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John DeShazier: New defense, injury factored in Saints trading Stephone Anthony to Dolphins

Payton: 'Hopefully, he can bounce back and make an impact for Miami'

Photos of Stephone Anthony from the 2015 regular season. Photos by Michael C. Hebert (New Orleans Saints photos)

Linebacker Stephone Anthony's adaptation to the New Orleans Saints' defensive changes, as well as an ankle injury that kept him sidelined for much of the preseason and for the first two regular-season games, were the leading contributors to his trade to the Miami Dolphins on Tuesday, Saints Coach Sean Payton said Wednesday during his teleconference with local media.

"I think there came a time in where he was at, with regard to where we at, in his development," Payton said. "I think that, unfortunately, his injury during training camp really prevented him from getting the snaps that we were hoping to see. Ultimately, it came down to a decision roster-wise for us. I love this kid, I think the world of him and hopefully, he can bounce back and make an impact for Miami."

Anthony started all 16 games for the Saints as a rookie in 2015, and led the team with 144 tackles. He also was credited with five passes defensed, a sack, two forced fumbles, a fumble recovery and an interception.

But last year was a struggle for Anthony to adapt to the changed defensive scheme under coordinator Dennis Allen. He appeared in 10 games, with three starts, and posted 25 tackles.

The Saints hoped to see an improved Anthony this season, and he appeared to be trending that way during the offseason and training camp, taking snaps with the starting defense at Will linebacker. However, Anthony's injury stunted that growth.

The Saints have had five linebackers active for the first two games and expect to have Nate Stupar (hamstring) return to game duty soon.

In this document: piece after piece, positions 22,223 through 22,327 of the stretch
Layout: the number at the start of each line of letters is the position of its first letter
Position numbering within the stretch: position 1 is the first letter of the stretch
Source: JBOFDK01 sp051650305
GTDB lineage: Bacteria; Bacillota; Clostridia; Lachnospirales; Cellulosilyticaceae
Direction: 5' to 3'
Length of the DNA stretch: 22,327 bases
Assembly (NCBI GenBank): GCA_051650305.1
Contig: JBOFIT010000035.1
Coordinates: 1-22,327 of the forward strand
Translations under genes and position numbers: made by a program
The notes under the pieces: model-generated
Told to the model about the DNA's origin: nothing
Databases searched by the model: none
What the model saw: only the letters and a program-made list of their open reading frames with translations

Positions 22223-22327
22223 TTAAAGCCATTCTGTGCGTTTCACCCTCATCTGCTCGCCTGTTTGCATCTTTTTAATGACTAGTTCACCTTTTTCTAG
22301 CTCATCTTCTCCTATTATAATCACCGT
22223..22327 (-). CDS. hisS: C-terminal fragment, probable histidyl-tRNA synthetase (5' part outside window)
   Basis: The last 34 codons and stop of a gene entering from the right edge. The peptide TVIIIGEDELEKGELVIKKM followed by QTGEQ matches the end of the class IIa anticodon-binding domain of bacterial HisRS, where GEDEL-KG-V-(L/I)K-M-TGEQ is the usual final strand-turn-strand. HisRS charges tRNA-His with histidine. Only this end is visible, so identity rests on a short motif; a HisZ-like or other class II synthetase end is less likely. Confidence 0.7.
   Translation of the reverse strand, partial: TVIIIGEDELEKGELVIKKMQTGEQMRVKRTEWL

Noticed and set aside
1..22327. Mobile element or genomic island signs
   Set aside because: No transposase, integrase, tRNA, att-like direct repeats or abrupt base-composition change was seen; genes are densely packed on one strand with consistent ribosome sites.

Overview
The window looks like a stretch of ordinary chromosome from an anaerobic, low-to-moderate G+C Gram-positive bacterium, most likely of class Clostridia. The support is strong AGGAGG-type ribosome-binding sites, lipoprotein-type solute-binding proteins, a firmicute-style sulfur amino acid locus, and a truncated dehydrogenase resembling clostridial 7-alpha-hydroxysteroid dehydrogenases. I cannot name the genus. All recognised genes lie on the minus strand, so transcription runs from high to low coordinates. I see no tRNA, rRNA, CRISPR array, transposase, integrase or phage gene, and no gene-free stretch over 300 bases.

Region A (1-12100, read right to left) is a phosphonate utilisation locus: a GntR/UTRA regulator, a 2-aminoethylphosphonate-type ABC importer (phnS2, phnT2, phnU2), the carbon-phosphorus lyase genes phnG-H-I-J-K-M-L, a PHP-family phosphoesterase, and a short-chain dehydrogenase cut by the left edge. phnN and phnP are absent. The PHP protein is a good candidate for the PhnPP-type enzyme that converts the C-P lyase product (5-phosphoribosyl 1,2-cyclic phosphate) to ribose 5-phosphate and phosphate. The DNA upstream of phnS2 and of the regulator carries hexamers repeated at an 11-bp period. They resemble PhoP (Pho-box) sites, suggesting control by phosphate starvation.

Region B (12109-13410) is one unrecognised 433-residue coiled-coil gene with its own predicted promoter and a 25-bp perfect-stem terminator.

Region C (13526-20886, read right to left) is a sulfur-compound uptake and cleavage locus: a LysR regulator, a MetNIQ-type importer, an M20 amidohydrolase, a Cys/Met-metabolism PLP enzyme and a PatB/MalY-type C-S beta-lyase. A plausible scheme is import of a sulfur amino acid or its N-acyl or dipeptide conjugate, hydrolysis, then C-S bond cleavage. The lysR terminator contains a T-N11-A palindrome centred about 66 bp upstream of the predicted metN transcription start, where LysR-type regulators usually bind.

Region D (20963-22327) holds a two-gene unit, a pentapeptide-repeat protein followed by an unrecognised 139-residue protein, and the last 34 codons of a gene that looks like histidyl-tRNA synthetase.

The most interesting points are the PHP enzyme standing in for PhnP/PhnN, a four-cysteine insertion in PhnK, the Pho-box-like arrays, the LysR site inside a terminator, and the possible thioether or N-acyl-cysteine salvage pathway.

"We're constantly paying attention to our own depth," Payton said. "(Craig) Robertson, Stupar, (Adam) Bighill has come up (from the practice squad to the active roster in the season opener). We'll be smart there about going into a game and then also handling the week's work at practice."

NO OLSEN: The Panthers will be without tight end Greg Olsen for Sunday's game against the Saints at Bank of America Stadium in Charlotte. Olsen broke his foot last Sunday and will be out several weeks. He has been a substantial thorn to the Saints over the last several seasons. "He is a significant piece," Payton said. "I think that offense, though, over the years has played well when they've missed a key contributor. But he's someone that provides such a balance on the other side of the field and if he's opposite of (wide receiver Kevin) Benjamin, it becomes challenging with where you're going to roll coverage. But we're just going to have to be ready for that combination of (tight end Ed) Dickson when he's in the game, or how they're going to play (tight end Chris) Manhertz, they signed a fullback yesterday – there's a little bit of unknown."

THE McCAFFREY FACTOR: Payton and the Saints expect to see plenty of Carolina rookie running back Christian McCaffrey on Sunday. McCaffrey is a jack-of-all-trades back on whom the Panthers may rely a bit more with Olsen out of the lineup. "He provides a variable of personnel groupings," Payton said. "When he enters the game, there are a handful of things that you've got to defend. I think he's a very good runner, you see him in the passing game and then you see him in roles which you have to defend, and it might be with (running back Jonathan) Stewart on the field as well. So they've done a good job in the first two weeks of really getting in and out of a handful of personnel groupings, but forcing you to account for him. He's versatile. And then we haven't even talked about his special teams snaps."

SEASONED PEPPERS: The Panthers added to their defensive front this offseason with the addition of veteran defensive end Julius Peppers. Peppers, in his 16th season, has 2.5 sacks in the first two games. "He certainly is the exception to the norm," Payton said. "He's got rare skills and he's in a perfect role for them. He's someone that can play on the edge, he's played inside and when you put him together with (defensive end) Charles Johnson, (defensive tackle) Star Lotulelei, (defensive tackle) Kay Short and (defensive end) Mario (Addison) – you start getting a pretty salty front that plays fresh. They've done a great job personnel-wise there."

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